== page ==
Expect lots of cover bands and some real originals at Aqpik Jam

Something borrowed, something blues


If you are a fan of the Eagles, throat-singing or magical sleight-of-hand, don't miss next week's end-of-summer festival in Kuujjuaq – the Aqpik Jam, named in honour of the cloudberry, or aqpik.

Heading the line-up for the Aqpik Jam's four nights of concerts, which start this Tuesday evening in Kuujjuaq's 500-seat Kaittitavik hall, are three rock tribute bands.

There's the Hotel California band from Toronto which will play the Eagles' greatest hits, including "Life In The Fast Lane," "Desperado" and "Get Over It," another Toronto band called Fleetwood Dreams whose website touts the group as a "stunning visual and musical recreation of Fleetwood Mac" and the Travelling Band from St-Hyacinthe, Que., a Credence Clearwater Revival tribute band that also plays Led Zeppelin, Jimmy Hendrix and Beatles tunes.

From Montreal comes an up-and-coming pop-rock band called the Duke Squad, whose members Philippe Marcoux-Gendron, 15, Jeremie Prevost, 13, Jacob Prevost, 15, and David Leprohon, 15, write and perform their own songs.

Most tracks in Duke Squad's first album, "In your face," talk about daily experiences teenagers can identify with, such as the pain caused by the title character in a song called "The Bully."

The album generated a series of gigs for the Duke Squad – and some criticism because the band sings exclusively in English. A Montreal Gazette music critic said "its pop-punk freshness evokes power-chord merchants like Weezer, Green Day and Simple Plan."

A MP3 sample of a Duke Squad performance on MySpace.com shows some good moves, with the lead singer strutting convincingly around in a black shirt, white tie and longish curly hair, and surprisingly tight playing.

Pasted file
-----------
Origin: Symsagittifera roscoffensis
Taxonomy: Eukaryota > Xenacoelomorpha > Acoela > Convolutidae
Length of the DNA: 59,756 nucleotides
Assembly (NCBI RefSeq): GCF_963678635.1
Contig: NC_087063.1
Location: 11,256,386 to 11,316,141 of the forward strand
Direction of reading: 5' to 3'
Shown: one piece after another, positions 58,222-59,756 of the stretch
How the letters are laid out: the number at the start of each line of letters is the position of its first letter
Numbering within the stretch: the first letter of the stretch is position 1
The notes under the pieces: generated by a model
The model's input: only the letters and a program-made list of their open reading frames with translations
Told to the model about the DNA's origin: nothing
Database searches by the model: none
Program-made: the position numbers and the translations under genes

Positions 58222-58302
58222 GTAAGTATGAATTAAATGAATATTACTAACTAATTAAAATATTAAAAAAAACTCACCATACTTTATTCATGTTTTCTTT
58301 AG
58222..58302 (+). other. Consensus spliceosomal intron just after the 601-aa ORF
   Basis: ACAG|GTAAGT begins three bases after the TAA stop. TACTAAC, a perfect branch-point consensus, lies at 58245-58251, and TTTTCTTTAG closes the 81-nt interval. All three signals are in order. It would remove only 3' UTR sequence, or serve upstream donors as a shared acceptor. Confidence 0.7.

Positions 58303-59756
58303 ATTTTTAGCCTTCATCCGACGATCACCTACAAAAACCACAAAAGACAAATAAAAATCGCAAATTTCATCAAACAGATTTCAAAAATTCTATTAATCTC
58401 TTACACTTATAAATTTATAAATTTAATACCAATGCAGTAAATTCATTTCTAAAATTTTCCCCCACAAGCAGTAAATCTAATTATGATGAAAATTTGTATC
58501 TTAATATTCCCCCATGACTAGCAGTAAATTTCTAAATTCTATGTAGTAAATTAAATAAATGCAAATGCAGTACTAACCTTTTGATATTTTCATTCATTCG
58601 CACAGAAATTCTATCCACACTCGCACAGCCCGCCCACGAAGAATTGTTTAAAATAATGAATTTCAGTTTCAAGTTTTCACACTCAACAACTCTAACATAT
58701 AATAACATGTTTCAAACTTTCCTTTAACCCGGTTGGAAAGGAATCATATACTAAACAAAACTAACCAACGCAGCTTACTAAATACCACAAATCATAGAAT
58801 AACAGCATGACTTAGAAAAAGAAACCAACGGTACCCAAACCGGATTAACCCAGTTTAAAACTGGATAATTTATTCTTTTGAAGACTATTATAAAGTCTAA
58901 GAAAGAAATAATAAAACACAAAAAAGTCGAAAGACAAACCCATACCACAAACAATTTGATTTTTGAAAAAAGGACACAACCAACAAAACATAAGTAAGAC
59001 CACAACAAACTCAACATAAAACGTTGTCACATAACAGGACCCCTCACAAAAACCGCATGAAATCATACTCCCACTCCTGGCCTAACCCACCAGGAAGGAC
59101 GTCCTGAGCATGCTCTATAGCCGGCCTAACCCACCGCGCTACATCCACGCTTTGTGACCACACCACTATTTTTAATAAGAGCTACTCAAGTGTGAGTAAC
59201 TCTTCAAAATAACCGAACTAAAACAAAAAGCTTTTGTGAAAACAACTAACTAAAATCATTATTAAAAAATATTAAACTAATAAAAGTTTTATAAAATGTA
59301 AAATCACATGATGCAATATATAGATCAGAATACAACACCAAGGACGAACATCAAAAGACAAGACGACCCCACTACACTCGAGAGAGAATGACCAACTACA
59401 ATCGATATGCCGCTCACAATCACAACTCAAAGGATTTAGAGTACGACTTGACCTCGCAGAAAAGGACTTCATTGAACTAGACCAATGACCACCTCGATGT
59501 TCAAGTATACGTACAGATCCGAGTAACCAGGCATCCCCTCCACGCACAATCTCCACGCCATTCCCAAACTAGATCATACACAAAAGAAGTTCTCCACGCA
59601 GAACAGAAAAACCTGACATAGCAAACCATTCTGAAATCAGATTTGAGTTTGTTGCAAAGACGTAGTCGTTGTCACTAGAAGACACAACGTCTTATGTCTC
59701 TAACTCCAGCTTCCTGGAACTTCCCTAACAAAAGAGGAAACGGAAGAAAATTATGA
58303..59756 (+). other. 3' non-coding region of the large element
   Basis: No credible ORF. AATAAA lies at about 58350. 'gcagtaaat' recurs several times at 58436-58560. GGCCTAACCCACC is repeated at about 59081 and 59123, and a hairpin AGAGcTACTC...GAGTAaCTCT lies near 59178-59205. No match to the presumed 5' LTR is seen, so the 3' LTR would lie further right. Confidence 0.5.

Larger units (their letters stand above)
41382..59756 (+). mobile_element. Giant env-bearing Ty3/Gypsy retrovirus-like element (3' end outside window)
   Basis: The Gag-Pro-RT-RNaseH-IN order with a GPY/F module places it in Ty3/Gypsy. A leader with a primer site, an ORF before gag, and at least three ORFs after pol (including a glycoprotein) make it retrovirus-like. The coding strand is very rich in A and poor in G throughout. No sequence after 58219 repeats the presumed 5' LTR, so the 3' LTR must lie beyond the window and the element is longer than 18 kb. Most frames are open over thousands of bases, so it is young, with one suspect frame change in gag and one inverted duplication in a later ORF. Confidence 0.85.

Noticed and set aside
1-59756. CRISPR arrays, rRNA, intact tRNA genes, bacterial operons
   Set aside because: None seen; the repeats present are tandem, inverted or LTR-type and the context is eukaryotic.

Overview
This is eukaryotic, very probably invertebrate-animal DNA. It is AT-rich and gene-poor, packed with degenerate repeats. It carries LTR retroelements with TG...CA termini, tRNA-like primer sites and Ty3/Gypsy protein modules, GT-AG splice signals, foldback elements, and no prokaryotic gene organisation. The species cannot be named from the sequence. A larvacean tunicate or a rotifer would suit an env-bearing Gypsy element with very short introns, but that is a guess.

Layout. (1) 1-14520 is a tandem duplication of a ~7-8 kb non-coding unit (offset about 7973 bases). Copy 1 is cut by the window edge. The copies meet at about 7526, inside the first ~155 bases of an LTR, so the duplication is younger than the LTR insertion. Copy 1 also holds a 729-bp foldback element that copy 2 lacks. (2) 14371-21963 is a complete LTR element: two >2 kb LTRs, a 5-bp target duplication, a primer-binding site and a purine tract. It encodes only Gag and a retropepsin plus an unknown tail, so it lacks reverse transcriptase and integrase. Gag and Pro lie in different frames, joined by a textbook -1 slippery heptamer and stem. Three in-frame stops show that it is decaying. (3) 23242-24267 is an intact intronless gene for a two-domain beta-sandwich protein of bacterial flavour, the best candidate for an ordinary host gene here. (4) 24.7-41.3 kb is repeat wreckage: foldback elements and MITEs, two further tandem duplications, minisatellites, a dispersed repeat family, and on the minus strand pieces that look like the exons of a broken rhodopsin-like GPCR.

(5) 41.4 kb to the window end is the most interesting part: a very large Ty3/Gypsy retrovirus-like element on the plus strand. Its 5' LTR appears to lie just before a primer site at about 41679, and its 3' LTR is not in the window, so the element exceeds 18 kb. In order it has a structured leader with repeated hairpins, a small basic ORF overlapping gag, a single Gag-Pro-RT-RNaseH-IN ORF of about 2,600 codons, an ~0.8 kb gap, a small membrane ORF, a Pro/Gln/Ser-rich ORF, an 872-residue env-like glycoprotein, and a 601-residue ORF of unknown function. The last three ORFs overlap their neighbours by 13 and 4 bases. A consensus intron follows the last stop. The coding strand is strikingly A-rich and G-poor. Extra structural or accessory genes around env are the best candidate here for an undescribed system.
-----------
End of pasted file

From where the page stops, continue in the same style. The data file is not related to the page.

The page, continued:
From Nuuk, the Aqpik Jam is importing husky-voiced folk-rock singer Ulf Fleischer and a Greenlandic-sounding punk-rock group called the DDR or the Disco Democratic Republic.

A recent video from the DDR, who have two albums called "Siulleq" and "Kaar!," shows the band is picking up where Greenlandic rock icon Ole Kristiansen left off.

From Nunavut, there's Tim Evic and his band from Pangnirtung, Manasie Mark from Iqaluit, the Paul Mablik band from Repulse Bay and Billy Quksuk from Arviat.

Errol Fletcher from Iqaluit will also be on hand and should get a response even from a mainly Nunavik crowd if he sings his goofy ode to Iqaluit's Legion bar – "Let the blizzards blow/We're going to the Legion/ It's like a religion."

Nunavik acts include the Charlie Tumic Band from Umiujaq, the POV band and Rebecca Qumaaluk from Puvirnituq, George Angnatuk and Joseph Keleutak from Quaqtaq, Lucy Johannes, Guy Lauzon and the Kuujjuaq Kids and Jackie Gadbois from Kuujjuaq, Benji Snowball and Karl Karpik from Kangiqsualujjuaq and a unique Makivik Corp. trio featuring chief returning officer and youth coordinator Adamie Padlayat, treasurer Anthony Ittoshat and Makivik Magazine editor Bob Mesher.

Watch out for surprises when these Makivik musicians take to the stage: one confides he hadn't performed in front of an audience since his Grade Three Christmas concert.

Throatsingers Akinisie Sivuaraapik and Evie Mark and the Kuujjuaq Youth Group are also slated to appear during the Aqpik Jam as are the Kuujjuaq youth centre dance Group, Halifax music and stand-up comedian Jimmy Flynn, jazz and blues musician Jay Seewall from Montreal, and Lilo, a Montreal magician.

And if all this entertainment isn't enough, every night Aqpik Jam organizers also hand out prizes galore, such as airline trips, mountain bikes, outboard motors, television sets and gift certificates.

The festival also features some daytime activities, such as canoe races, a teepee with demonstrations of First Nations techniques on cooking Canada geese and salmon and an aqpik-picking competition.

A fireworks display caps off Friday night's final festival performance.

First Air is offering a discounted fare for passengers who cite the code GR0706260 when they book travel to the Aqpik Jam from Nunavut or the South, while Air Inuit also is taking 30 per cent off its fares for Nunavimmiut who want to make sure they're in Kuujjuaq the festival.

More than $100,000 from local businesses and Inuit organizations goes into paying for the annual bash.

This year, long-time festival organizers – a group of Kuujjuammiut, including Makivik Corp.'s Pita Aatami and Michael Gordon, businessman Johnny Adams and Kuujjuaq mayor Larry Watt, were frustrated in their attempts to book a big-name Canadian artist for the event.

Former Aqpik Jam headliners include Kashtin, Rita MacNeil, Trooper, and Charlie Major.

Sammy Koneak, the KRG's recreational advisor, said they wanted to book the award-winning singer, guitarist and songwriter Colin James, but it was too late because a date for him would have to be booked a year in advance.

So as soon as this year's festival is over, Koneak said organizers will start scouting around for next year's Aqpik Jam.

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